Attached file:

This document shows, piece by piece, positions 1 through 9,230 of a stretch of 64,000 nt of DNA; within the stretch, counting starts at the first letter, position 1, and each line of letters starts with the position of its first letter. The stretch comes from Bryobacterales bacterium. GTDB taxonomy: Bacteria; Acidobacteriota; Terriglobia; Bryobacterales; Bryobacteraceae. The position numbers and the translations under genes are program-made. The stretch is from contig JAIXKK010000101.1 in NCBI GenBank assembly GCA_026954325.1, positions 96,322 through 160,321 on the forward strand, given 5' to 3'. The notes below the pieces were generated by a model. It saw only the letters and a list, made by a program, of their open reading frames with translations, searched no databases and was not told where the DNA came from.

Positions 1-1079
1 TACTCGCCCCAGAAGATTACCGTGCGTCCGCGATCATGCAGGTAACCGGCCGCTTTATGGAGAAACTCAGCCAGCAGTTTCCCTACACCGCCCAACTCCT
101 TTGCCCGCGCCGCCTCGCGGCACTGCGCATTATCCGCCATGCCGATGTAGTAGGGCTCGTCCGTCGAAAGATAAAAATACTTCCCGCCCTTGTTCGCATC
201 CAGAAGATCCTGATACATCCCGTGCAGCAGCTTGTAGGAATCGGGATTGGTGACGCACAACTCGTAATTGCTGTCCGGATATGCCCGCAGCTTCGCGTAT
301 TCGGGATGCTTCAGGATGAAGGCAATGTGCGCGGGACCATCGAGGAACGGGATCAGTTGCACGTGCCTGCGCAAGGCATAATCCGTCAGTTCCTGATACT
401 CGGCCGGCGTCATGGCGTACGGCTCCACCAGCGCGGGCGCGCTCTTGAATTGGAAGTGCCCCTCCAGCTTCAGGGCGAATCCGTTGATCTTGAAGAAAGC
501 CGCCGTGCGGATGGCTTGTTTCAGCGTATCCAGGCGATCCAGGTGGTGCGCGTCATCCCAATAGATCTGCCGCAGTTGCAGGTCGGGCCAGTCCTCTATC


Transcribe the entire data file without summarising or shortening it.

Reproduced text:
This document shows, piece by piece, positions 1 through 9,230 of a stretch of 64,000 nt of DNA; within the stretch, counting starts at the first letter, position 1, and each line of letters starts with the position of its first letter. The stretch comes from Bryobacterales bacterium. GTDB taxonomy: Bacteria; Acidobacteriota; Terriglobia; Bryobacterales; Bryobacteraceae. The position numbers and the translations under genes are program-made. The stretch is from contig JAIXKK010000101.1 in NCBI GenBank assembly GCA_026954325.1, positions 96,322 through 160,321 on the forward strand, given 5' to 3'. The notes below the pieces were generated by a model. It saw only the letters and a list, made by a program, of their open reading frames with translations, searched no databases and was not told where the DNA came from.

Positions 1-1079
1 TACTCGCCCCAGAAGATTACCGTGCGTCCGCGATCATGCAGGTAACCGGCCGCTTTATGGAGAAACTCAGCCAGCAGTTTCCCTACACCGCCCAACTCCT
101 TTGCCCGCGCCGCCTCGCGGCACTGCGCATTATCCGCCATGCCGATGTAGTAGGGCTCGTCCGTCGAAAGATAAAAATACTTCCCGCCCTTGTTCGCATC
201 CAGAAGATCCTGATACATCCCGTGCAGCAGCTTGTAGGAATCGGGATTGGTGACGCACAACTCGTAATTGCTGTCCGGATATGCCCGCAGCTTCGCGTAT
301 TCGGGATGCTTCAGGATGAAGGCAATGTGCGCGGGACCATCGAGGAACGGGATCAGTTGCACGTGCCTGCGCAAGGCATAATCCGTCAGTTCCTGATACT
401 CGGCCGGCGTCATGGCGTACGGCTCCACCAGCGCGGGCGCGCTCTTGAATTGGAAGTGCCCCTCCAGCTTCAGGGCGAATCCGTTGATCTTGAAGAAAGC
501 CGCCGTGCGGATGGCTTGTTTCAGCGTATCCAGGCGATCCAGGTGGTGCGCGTCATCCCAATAGATCTGCCGCAGTTGCAGGTCGGGCCAGTCCTCTATC